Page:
This chapter reviews the outcomes of that research, the regulatory framework regarding rapid acquisitions, and presents a summary of the key factors that apply to the MRAP program.
MRAPs are a family of vehicles produced by a variety of domestic and international companies that generally incorporate a V-shaped hull and armor plating designed to provide protection against mines and IEDs. The DoD is procuring three types of MRAPs: Category I (CAT I) vehicles, weighing about 7 tons and capable of carrying 6 passengers; CAT II vehicles, weighing about 19 tons and capable of carrying 10 passengers; and CAT III vehicles, intended to be used primarily to clear mines and IEDs, weighing about 22.5 tons and capable of carrying up to 12 passengers. The Army and Marine Corps first employed MRAPs in limited numbers in Iraq and Afghanistan in 2003—primarily for route clearance and explosive ordnance disposal (EOD) operations. These route clearance MRAPs quickly gained a reputation for providing superior protection for their crews, and critics suggested that MRAPs might be a better alternative for transporting troops in combat than up-armored HMMWVs (Feickert, 2007, p. 1).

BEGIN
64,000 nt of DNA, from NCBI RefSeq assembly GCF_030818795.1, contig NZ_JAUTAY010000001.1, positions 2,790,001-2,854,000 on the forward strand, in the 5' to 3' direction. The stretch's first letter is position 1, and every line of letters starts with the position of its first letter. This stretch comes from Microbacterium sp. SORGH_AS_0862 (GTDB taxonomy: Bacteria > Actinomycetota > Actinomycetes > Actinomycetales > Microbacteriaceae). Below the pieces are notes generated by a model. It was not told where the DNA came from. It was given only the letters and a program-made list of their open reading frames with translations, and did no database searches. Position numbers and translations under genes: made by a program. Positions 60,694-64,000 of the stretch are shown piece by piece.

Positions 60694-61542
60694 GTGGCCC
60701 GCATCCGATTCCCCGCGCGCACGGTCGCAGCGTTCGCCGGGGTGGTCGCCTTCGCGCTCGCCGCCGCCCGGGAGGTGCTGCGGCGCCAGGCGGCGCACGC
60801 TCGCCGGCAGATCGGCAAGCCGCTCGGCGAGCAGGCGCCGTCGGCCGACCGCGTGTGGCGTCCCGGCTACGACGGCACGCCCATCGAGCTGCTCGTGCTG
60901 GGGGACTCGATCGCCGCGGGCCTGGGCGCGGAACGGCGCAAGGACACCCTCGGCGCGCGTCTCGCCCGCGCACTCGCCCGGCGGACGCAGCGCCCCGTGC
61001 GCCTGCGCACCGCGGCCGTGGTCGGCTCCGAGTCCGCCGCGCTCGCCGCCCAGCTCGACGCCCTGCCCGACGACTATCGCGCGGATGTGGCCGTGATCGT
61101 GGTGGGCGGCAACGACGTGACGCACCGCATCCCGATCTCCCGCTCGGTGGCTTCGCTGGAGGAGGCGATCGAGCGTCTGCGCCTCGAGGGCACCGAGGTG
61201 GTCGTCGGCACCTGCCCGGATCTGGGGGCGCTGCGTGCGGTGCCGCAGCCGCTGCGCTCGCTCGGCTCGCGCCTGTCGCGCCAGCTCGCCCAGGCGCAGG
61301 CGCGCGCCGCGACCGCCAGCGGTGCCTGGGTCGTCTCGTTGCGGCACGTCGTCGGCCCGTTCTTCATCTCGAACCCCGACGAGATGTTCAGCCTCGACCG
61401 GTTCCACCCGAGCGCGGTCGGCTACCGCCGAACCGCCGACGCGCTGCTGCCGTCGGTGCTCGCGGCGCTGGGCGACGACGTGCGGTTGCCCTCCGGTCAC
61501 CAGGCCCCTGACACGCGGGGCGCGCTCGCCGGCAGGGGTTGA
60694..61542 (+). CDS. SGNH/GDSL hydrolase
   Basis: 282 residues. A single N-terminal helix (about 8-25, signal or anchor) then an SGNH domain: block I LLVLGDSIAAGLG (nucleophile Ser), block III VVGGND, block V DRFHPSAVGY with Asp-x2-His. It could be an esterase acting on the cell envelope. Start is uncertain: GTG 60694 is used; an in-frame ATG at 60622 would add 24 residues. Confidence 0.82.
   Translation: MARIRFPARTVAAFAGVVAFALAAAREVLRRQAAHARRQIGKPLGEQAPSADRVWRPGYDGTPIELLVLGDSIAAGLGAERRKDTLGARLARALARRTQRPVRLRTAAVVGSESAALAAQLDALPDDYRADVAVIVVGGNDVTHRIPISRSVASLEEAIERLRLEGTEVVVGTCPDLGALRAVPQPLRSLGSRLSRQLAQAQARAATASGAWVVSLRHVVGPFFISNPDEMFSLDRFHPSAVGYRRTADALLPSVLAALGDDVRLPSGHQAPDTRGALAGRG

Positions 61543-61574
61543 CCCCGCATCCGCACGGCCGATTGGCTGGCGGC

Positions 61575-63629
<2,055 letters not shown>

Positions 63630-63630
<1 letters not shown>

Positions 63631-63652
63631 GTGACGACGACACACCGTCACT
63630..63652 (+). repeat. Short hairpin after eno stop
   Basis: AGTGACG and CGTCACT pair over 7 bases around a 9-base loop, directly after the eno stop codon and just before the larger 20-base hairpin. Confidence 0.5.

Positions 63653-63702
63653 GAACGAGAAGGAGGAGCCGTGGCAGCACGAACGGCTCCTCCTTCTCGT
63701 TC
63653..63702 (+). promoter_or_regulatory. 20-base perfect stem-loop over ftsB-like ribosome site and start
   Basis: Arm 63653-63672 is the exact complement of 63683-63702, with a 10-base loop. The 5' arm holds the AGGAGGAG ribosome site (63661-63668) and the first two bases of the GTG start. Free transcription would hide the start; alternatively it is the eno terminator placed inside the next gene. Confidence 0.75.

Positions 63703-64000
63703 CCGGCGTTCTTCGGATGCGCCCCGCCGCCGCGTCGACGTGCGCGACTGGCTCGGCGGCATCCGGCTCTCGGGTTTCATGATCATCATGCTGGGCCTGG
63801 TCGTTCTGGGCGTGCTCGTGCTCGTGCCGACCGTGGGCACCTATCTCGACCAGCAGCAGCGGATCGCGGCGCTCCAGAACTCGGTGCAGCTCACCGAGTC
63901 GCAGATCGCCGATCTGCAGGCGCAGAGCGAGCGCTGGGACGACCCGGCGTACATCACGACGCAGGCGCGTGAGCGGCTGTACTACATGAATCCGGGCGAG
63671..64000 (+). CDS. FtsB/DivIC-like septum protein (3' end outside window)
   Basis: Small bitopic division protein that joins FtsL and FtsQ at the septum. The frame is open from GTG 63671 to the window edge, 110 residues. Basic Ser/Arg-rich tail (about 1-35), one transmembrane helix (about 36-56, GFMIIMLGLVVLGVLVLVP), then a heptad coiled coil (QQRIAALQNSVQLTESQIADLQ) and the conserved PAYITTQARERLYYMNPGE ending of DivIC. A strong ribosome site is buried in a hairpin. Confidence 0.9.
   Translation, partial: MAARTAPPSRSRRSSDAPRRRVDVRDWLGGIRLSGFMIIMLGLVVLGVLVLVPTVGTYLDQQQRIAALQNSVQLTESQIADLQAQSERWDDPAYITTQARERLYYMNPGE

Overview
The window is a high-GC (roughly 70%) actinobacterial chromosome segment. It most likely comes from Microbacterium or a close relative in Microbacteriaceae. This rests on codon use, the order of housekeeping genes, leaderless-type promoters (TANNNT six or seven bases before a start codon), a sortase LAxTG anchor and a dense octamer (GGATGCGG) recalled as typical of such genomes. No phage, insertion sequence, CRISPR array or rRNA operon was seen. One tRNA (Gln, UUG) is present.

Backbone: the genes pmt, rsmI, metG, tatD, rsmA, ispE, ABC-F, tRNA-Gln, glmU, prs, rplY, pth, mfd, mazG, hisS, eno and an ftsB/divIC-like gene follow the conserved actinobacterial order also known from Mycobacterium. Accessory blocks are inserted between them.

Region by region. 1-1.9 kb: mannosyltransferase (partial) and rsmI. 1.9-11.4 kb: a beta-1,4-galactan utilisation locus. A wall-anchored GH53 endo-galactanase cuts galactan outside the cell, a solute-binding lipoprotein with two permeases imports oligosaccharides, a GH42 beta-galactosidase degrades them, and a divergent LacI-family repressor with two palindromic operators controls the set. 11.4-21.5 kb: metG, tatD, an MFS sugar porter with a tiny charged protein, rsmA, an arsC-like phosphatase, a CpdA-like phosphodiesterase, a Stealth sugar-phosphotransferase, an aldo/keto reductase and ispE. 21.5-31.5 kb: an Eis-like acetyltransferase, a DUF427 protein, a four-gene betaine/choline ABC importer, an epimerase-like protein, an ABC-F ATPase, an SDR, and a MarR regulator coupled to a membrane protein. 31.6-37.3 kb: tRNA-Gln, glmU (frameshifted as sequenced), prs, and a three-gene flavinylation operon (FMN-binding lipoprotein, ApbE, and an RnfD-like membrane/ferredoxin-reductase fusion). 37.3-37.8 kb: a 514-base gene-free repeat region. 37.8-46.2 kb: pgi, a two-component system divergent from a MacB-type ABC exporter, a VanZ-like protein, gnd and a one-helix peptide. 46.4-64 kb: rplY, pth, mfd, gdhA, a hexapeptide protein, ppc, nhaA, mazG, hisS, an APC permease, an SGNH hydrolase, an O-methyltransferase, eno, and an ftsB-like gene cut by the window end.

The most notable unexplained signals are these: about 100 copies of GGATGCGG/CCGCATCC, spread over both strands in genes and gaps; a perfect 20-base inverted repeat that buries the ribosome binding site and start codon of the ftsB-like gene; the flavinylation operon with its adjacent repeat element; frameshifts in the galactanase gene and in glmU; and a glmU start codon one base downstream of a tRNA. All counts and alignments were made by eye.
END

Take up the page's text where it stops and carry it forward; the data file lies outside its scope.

MRAP technology is not new. It was developed in South Africa in the early 1960s to mid-1970s for the armed forces of various South African nations in combating the same type of IED threat that U.S. forces face today (Walsh, 2008a, August 6). Engineers of that era concluded that mine blasts could be directed out and away from a vehicle by elevating the chassis and creating a V-shaped hull along its base. Variants based on this original MRAP technology have been in production outside the United States since that time by subsidiaries of General Dynamics Land Systems (GDLS) and BAE Systems. The United Nations has relied upon these vehicles for mine and route clearing operations in southern Africa and Eastern Europe.